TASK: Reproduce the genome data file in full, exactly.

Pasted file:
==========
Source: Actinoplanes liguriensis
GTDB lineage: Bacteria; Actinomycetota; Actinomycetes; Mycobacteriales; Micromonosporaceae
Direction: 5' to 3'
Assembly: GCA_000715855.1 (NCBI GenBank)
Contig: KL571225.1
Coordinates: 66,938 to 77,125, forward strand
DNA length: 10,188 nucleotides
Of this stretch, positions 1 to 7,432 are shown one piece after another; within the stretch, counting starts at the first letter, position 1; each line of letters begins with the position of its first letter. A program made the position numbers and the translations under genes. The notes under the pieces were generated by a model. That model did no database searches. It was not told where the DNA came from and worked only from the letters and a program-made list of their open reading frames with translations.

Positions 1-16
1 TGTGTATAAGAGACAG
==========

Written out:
Source: Actinoplanes liguriensis
GTDB lineage: Bacteria; Actinomycetota; Actinomycetes; Mycobacteriales; Micromonosporaceae
Direction: 5' to 3'
Assembly: GCA_000715855.1 (NCBI GenBank)
Contig: KL571225.1
Coordinates: 66,938 to 77,125, forward strand
DNA length: 10,188 nucleotides
Of this stretch, positions 1 to 7,432 are shown one piece after another; within the stretch, counting starts at the first letter, position 1; each line of letters begins with the position of its first letter. A program made the position numbers and the translations under genes. The notes under the pieces were generated by a model. That model did no database searches. It was not told where the DNA came from and worked only from the letters and a program-made list of their open reading frames with translations.

Positions 1-16
1 TGTGTATAAGAGACAG